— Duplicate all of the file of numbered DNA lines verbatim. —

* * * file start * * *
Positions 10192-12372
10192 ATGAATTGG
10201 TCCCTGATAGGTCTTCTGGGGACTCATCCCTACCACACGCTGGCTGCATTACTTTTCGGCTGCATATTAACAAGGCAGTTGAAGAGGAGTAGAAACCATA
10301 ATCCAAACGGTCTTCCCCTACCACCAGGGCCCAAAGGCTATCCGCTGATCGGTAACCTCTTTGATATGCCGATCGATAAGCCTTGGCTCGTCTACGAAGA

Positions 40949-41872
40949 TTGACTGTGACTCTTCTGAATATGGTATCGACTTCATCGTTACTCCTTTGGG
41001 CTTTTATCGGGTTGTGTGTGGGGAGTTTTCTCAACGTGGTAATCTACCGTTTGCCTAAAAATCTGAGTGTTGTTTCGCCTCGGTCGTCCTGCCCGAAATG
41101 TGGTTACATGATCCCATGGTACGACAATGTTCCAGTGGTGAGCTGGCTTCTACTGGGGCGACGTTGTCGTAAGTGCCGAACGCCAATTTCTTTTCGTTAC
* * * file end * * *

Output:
Positions 10192-12372
10192 ATGAATTGG
10201 TCCCTGATAGGTCTTCTGGGGACTCATCCCTACCACACGCTGGCTGCATTACTTTTCGGCTGCATATTAACAAGGCAGTTGAAGAGGAGTAGAAACCATA
10301 ATCCAAACGGTCTTCCCCTACCACCAGGGCCCAAAGGCTATCCGCTGATCGGTAACCTCTTTGATATGCCGATCGATAAGCCTTGGCTCGTCTACGAAGA

Positions 40949-41872
40949 TTGACTGTGACTCTTCTGAATATGGTATCGACTTCATCGTTACTCCTTTGGG
41001 CTTTTATCGGGTTGTGTGTGGGGAGTTTTCTCAACGTGGTAATCTACCGTTTGCCTAAAAATCTGAGTGTTGTTTCGCCTCGGTCGTCCTGCCCGAAATG
41101 TGGTTACATGATCCCATGGTACGACAATGTTCCAGTGGTGAGCTGGCTTCTACTGGGGCGACGTTGTCGTAAGTGCCGAACGCCAATTTCTTTTCGTTAC